He poured shot after shot
of off-brand bourbon into cut-glass,
chain-smoked Chesterfield’s, rolled spliffs,
offering me a swallow,
a medicinal hit
from the same ashen hand
that formed his fist
that christened drywall,
my mother’s lip.
Now, when he sits
on the crag and tells me of the world’s
how black wasps carouselled
the tongues of bloated bison,
I believe him.
No maggot went unfed.
That was the way he wanted to live, the way that he lived, Matiushin repeated over and over to himself, unable to understand: live so that no one notices you’re alive? But the Uzbek carried on talking. Even if someone asks you to bring them a mug of water, refuse, don’t do people any kindnesses. If someone falls, don’t help him up, let him lie there, that way they’ll bother you less. Think about how not to fall, not about how to interfere and be better than others. If you eat bread, think that you’re eating shit, and if you eat shit, think that you’re eating bread. Do the work you’re told to do with a good will, be patient, but don’t let them force you to do that work. Matiushin heard more and more fuzzily: don’t have a lot of things, spend all your money as soon as you get your hands on it, give it all away so no one can take anything from you by force or make you give it away. Respect the strong, acknowledge them, let yourself be beaten. If you don’t respect them, they’ll make you wish you were dead or kill you. You have to live, think about nothing but living day and night.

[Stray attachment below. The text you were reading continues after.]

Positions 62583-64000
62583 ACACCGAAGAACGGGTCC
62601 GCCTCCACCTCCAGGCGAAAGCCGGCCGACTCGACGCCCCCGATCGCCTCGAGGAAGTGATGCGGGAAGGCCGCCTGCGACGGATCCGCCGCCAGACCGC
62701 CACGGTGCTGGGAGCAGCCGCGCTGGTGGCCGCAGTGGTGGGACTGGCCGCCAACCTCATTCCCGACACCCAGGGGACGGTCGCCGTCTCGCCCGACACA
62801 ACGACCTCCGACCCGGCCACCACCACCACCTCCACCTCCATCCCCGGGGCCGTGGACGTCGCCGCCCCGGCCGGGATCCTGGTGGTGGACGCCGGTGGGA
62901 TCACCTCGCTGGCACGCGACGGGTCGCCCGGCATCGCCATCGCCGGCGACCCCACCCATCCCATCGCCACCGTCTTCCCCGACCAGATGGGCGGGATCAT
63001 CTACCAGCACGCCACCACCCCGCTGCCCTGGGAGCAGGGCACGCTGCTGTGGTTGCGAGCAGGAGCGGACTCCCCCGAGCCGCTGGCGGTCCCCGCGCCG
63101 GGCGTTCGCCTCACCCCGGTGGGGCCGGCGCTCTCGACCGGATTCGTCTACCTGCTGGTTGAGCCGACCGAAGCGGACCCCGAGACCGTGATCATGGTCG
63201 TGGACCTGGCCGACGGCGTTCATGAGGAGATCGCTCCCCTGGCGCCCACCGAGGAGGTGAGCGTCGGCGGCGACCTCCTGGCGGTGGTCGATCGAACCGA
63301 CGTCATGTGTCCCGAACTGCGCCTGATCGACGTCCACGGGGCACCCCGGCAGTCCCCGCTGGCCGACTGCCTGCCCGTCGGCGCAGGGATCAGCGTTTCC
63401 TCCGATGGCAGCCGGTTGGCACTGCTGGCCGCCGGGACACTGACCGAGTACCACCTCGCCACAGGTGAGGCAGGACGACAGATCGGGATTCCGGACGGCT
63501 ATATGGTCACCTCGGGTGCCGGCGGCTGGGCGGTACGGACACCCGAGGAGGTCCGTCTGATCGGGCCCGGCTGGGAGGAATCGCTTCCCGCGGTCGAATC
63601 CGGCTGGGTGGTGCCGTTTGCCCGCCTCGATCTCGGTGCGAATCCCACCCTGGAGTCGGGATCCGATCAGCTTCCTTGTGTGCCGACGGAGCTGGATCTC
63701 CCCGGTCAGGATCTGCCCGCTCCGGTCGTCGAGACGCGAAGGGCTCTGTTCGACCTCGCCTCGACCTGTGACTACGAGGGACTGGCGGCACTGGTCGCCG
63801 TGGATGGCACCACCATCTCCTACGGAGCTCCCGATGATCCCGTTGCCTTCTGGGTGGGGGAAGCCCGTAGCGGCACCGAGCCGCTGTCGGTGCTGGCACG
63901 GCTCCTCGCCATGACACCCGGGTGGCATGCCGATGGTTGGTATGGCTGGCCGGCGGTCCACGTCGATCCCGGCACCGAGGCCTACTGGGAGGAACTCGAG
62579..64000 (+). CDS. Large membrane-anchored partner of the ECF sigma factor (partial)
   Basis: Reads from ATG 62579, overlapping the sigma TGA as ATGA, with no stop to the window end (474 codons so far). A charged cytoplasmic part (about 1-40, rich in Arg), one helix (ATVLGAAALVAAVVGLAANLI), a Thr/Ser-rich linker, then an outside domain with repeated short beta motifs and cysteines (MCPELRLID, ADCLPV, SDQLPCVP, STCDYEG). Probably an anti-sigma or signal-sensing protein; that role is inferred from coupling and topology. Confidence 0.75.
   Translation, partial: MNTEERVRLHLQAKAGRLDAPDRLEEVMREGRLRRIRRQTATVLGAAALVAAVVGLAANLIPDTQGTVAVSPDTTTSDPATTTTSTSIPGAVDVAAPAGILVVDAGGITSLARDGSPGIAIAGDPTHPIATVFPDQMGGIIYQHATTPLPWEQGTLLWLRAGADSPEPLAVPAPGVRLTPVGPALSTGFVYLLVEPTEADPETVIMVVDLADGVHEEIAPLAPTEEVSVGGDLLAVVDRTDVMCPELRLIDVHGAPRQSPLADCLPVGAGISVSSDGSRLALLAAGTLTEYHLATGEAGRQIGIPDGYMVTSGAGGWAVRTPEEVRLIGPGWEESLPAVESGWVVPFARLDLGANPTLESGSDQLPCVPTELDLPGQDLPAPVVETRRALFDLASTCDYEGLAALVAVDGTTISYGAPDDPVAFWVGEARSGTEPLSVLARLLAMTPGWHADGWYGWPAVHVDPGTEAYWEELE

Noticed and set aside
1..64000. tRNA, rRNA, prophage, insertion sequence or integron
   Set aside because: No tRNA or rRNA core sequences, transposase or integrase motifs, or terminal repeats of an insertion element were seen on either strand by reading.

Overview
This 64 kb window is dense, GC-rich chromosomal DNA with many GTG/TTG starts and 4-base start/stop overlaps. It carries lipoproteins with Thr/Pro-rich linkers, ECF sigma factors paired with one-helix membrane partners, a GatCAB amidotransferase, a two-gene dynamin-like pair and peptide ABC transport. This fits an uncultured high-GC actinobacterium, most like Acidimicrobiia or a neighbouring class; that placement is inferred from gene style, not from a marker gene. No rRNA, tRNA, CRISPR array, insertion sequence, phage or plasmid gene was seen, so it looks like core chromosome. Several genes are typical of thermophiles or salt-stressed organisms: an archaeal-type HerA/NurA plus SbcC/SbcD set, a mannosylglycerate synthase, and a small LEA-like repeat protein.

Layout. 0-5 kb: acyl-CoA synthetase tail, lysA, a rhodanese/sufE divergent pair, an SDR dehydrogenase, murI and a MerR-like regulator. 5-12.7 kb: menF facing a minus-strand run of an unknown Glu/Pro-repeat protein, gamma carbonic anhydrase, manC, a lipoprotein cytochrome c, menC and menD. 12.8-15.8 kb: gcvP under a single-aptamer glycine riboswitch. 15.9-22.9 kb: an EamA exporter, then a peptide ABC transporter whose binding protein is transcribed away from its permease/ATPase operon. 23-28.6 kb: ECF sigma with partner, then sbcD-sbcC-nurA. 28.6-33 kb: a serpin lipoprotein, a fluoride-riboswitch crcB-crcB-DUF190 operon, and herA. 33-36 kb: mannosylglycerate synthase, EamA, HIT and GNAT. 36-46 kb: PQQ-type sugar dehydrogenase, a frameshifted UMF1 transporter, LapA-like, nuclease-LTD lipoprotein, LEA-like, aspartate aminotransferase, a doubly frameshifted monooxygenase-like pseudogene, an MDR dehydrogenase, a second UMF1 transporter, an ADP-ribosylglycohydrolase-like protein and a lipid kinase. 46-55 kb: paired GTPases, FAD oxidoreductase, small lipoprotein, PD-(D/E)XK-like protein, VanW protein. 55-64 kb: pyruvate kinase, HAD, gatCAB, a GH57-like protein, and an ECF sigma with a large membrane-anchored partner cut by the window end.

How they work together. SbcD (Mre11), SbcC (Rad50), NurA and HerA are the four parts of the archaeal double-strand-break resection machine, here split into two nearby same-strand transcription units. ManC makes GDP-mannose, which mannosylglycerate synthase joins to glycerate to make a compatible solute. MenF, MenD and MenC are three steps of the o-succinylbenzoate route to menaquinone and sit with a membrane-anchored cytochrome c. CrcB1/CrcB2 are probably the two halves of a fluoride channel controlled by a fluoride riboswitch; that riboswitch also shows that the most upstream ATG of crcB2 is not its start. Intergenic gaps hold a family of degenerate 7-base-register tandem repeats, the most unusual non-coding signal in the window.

The government apparently calls such attacks signature strikes because the targets are identified based on intelligence “signatures” that suggest involvement in terror plots or militant activity.
So what signatures does the U.S. look for and how much evidence is needed to justify a strike?
There is something about witnessing an act of homosexuality that so wounds and incenses a certain type of man, he cannot be reasoned with.
From the archives: When he was young and looking for a little direction, our writer turned to the Navy. There, he found many more questions than answers.
From the 2012 archives: Richard Wolinsky interviews Helen Benedict on her novel Sand Queen and the ongoing problem of sexual assault and internal violence in the military.
"The mandates from the government, the permission to torture, the lack of of a clear mission, trying to run the war on the cheap, and treating soldiers badly, all of that erodes one’s moral compass, as soldiers like to say."
How much does the United States spend each year occupying the planet with its bases and troops? How much does it spend on its global presence? Forced by Congress to account for its spending overseas, the Pentagon has put that figure at $22.1 billion a year. It turns out that even a conservative estimate of the true costs of garrisoning the globe comes to an annual total of about $170 billion. In fact, it may be considerably higher. Since the onset of “the Global War on Terror” in 2001, the total cost for our garrisoning policies, for our presence abroad, has probably reached $1.8 trillion to $2.1 trillion.
Her mother had been right. The need to be twice as good, twice as right. Twice as good at taking apart a military helicopter and putting it back together, with hardly anyone backing you up in a culture supposedly built on team bonding. The pauses where you have to leave the room, duck into the head to cry or yell, because they can’t be allowed to see you doing it. The harassment. “They don’t want tits in the shop,” was Sophie’s blunt summation.
The role of fiction is to go into the human soul, to go into the places real people are reluctant to talk about or even look into.